SQUIRREL AND JOHN MUIR

Caldecott Medalist McCully again successfully creates a narrative that pairs a rambunctious girl character with a fascinating historical figure. This inventive tale brings the personage of naturalist John Muir to life. In 1868, James Hutchings began a tourist business in the beautiful Yosemite Valley in 1868, and his daughter Floy was the first white child born in the valley. At six, her wild behavior of tearing around the valley, balancing on the woodpile plank, and capturing frogs earned her the nickname Squirrel. When John Muir arrived at Hutchings’s hotel seeking both work and knowledge about the natural world, Floy became his shadow, entranced by the wonders of nature that he showed her. The ending has Muir moving on but sharing his special place in the mountains, with her. McCully’s familiar watercolors beautifully capture the scenery while the simple text conveys the bond between the unlikely pair. A two-page author’s note provides historical background (Floy died tragically). A lovely tribute to the gentle genius of the Sierras that gives dimension to the man and respect to his name. (bibliography) (Picture book/historical fiction. 5-8)

Pub Date: Sept. 10, 2004

ISBN: 0-374-33697-0

Page Count: 40

Publisher: Farrar, Straus and Giroux

Review Posted Online: May 20, 2010

Kirkus Reviews Issue: Aug. 15, 2004

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HELLO, HARVEST MOON

As atmospheric as its companion, Twilight Comes Twice, this tone poem pairs poetically intense writing with luminescent oils featuring widely spaced houses, open lawns, and clumps of autumnal trees, all lit by a huge full moon. Fletcher tracks that moon’s nocturnal path in language rich in metaphor: “With silent slippers / it climbs the night stairs,” “staining earth and sky with a ghostly glow,” lighting up a child’s bedroom, the wings of a small plane, moonflowers, and, ranging further afield, harbor waves and the shells of turtle hatchlings on a beach. Using creamy brushwork and subtly muted colors, Kiesler depicts each landscape, each night creature from Luna moths to a sleepless child and her cat, as well as the great moon sweeping across star-flecked skies, from varied but never vertiginous angles. Closing with moonset, as dawn illuminates the world with a different kind of light, this makes peaceful reading either in season, or on any moonlit night. (Picture book. 6-8)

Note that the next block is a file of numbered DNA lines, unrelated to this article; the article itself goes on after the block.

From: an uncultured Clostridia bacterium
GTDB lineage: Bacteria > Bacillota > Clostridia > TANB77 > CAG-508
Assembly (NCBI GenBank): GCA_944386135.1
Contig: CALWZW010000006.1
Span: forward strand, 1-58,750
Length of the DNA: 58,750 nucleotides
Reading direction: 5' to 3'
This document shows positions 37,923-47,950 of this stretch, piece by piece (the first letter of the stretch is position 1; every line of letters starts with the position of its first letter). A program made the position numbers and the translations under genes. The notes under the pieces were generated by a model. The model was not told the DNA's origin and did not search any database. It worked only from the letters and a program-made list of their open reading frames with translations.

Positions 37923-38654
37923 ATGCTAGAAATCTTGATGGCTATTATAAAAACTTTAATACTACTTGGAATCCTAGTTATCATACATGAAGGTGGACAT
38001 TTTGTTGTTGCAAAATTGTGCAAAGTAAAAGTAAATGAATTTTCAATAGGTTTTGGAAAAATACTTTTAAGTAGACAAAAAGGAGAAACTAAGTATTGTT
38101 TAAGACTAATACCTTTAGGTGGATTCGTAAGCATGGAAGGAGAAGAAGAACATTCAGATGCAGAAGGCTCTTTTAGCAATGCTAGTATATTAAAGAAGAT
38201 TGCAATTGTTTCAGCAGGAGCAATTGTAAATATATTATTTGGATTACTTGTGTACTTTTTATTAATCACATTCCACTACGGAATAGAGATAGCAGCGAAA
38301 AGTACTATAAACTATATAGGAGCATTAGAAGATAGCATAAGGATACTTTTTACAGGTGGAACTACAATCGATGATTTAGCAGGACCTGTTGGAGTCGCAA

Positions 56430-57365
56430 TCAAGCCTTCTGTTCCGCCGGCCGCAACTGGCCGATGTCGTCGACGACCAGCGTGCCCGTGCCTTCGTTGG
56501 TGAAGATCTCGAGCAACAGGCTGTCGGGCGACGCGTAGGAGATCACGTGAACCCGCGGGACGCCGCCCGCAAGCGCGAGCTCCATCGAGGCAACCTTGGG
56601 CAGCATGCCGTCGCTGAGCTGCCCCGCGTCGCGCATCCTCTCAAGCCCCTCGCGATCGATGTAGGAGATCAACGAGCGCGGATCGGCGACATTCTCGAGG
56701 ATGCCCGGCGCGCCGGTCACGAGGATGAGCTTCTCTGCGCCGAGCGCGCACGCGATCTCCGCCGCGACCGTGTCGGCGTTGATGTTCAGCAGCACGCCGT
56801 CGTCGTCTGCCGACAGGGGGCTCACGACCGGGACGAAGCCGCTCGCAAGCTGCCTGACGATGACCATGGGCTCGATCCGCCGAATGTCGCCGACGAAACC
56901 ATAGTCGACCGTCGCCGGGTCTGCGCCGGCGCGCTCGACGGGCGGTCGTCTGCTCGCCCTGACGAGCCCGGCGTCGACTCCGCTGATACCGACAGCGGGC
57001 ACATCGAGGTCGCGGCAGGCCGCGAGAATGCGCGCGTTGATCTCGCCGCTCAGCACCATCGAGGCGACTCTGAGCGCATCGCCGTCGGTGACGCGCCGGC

Pub Date: Sept. 22, 2003

ISBN: 0-618-16451-0

Page Count: 32

Publisher: Clarion Books

Review Posted Online: May 20, 2010

Kirkus Reviews Issue: Sept. 15, 2003

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Earnest and silly by turns, it doesn’t quite capture the attention or the imagination, although surely its heart is in the...

ROSIE REVERE, ENGINEER

Rhymed couplets convey the story of a girl who likes to build things but is shy about it. Neither the poetry nor Rosie’s projects always work well.

Rosie picks up trash and oddments where she finds them, stashing them in her attic room to work on at night. Once, she made a hat for her favorite zookeeper uncle to keep pythons away, and he laughed so hard that she never made anything publicly again. But when her great-great-aunt Rose comes to visit and reminds Rosie of her own past building airplanes, she expresses her regret that she still has not had the chance to fly. Great-great-aunt Rose is visibly modeled on Rosie the Riveter, the iconic, red-bandanna–wearing poster woman from World War II. Rosie decides to build a flying machine and does so (it’s a heli-o-cheese-copter), but it fails. She’s just about to swear off making stuff forever when Aunt Rose congratulates her on her failure; now she can go on to try again. Rosie wears her hair swooped over one eye (just like great-great-aunt Rose), and other figures have exaggerated hairdos, tiny feet and elongated or greatly rounded bodies. The detritus of Rosie’s collections is fascinating, from broken dolls and stuffed animals to nails, tools, pencils, old lamps and possibly an erector set. And cheddar-cheese spray.

Earnest and silly by turns, it doesn’t quite capture the attention or the imagination, although surely its heart is in the right place. (historical note) (Picture book. 5-7)

Pub Date: Sept. 3, 2013

ISBN: 978-1-4197-0845-9

Page Count: 32

Publisher: Abrams

Review Posted Online: July 17, 2013

Kirkus Reviews Issue: Aug. 1, 2013

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